A serious game that played with traditional Real-Time-Strategy (RTS) tropes developed over the course of 7 weeks as a University project, to be on display at a public showcase alongside other games. The team consisted of a game designer, two programmers (myself included), and two animators.
The design of Bleakwood strove to force the player to take the role of the mayor of the medival town of Bleakwood as it is under a week-long siege from other-worldly forces. They must weigh their options, balancing between sending enough fighters to ward off the enemy, while not sending too many volunteers such as to tire them out and lower their performance for future battles. If the defending forces suffer heavy losses, or are defeated entirely, the town loses morale, and less citizens will trust the player enough to stand up and fight for them.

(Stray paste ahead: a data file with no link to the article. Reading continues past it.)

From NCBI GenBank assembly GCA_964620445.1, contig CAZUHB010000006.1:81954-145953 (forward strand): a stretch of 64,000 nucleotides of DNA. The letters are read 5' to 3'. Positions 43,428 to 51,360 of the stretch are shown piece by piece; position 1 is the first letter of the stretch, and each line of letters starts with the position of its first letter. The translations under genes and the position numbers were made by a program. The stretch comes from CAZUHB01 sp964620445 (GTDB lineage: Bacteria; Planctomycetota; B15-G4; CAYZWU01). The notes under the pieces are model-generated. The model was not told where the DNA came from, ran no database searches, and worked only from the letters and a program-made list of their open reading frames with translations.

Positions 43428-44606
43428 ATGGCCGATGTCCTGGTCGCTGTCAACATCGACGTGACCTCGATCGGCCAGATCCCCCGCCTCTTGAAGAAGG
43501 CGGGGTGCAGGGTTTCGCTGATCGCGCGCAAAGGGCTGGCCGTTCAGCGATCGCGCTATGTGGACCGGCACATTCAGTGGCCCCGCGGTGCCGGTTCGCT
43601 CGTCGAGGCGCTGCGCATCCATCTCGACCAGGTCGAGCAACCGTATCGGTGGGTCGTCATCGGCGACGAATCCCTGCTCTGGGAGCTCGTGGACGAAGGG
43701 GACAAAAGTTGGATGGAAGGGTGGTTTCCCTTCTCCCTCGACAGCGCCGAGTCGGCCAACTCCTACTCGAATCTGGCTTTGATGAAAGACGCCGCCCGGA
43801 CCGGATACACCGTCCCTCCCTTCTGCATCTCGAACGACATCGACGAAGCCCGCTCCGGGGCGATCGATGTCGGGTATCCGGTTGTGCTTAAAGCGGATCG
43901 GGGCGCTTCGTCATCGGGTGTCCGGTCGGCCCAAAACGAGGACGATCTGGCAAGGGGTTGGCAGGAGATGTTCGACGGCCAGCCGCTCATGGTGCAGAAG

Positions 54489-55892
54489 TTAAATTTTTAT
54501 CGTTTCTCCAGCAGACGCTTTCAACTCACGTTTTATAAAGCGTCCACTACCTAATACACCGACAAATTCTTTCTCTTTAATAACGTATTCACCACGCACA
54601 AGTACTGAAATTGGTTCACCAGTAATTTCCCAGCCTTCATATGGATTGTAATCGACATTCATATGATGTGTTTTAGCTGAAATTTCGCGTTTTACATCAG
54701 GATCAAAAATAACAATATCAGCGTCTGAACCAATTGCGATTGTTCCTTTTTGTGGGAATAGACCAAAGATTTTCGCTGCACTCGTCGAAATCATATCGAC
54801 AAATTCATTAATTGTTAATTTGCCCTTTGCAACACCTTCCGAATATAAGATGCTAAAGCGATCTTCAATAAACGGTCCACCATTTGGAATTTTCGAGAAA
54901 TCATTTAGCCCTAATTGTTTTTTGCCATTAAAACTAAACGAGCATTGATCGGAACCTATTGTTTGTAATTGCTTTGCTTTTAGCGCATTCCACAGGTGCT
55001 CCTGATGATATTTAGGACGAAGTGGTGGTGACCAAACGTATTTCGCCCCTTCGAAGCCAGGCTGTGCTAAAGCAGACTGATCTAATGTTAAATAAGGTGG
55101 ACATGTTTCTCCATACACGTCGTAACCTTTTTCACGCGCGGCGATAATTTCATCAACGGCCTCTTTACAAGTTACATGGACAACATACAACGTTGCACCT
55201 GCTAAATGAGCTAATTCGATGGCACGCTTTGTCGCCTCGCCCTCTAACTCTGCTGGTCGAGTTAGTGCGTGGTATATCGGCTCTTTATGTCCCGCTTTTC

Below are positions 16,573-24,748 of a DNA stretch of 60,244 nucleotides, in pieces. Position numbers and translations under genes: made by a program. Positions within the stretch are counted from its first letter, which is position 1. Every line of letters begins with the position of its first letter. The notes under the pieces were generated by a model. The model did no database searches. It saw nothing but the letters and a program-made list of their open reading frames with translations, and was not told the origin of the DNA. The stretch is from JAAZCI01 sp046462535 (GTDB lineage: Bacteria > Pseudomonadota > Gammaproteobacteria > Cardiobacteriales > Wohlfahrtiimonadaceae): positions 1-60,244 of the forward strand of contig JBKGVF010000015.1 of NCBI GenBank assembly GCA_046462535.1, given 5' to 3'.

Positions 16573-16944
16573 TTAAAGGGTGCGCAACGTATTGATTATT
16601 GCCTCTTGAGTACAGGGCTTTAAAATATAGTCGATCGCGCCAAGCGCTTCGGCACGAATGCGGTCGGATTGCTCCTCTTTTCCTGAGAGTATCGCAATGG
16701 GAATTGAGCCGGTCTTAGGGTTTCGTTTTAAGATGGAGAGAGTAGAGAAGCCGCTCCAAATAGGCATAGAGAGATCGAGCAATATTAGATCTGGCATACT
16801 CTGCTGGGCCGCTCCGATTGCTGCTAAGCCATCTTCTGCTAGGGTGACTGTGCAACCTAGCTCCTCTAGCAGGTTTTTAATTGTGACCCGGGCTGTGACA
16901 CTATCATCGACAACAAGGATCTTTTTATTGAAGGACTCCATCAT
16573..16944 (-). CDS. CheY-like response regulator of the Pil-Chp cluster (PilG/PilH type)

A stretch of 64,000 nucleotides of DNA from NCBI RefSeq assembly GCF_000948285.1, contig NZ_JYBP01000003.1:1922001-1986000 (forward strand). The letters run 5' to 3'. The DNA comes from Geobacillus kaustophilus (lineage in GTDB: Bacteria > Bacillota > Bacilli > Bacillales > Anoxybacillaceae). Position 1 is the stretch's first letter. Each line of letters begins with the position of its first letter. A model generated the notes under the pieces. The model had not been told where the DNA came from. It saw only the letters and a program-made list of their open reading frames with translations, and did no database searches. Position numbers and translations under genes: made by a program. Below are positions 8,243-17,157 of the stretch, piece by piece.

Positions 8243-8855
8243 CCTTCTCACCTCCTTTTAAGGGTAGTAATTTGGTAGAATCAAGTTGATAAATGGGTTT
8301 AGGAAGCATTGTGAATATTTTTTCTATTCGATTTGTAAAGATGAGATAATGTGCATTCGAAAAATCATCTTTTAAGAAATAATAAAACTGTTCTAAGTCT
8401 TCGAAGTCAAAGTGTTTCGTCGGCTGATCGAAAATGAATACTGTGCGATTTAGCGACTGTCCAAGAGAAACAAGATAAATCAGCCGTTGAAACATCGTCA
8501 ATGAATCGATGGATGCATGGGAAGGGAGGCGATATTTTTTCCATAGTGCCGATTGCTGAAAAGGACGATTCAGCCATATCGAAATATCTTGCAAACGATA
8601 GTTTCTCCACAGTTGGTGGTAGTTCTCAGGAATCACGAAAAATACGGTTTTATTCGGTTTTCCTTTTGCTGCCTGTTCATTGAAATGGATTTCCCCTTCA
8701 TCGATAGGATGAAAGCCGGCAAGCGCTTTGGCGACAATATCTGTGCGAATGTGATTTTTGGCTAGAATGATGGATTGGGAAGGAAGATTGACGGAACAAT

An additional intentional point of design was to steer away from “micromanagement” aspects that traditional RTS games put a heavy focus on. By placing the player high up in the mayor’s manse and deny them any ability to interact once the battle begins, they are forced to watch helpless as other villagers do the fighting for them. This weighs on the player, and adds gravity to the decisions that they do have control over.
(A caveat – this game was designed & developed to be on display at a showcase with supplementary posters/guides around areas of play and the developers discussing with players. Without these aids & aides, the game can seem very obtuse and strange. Which it is.)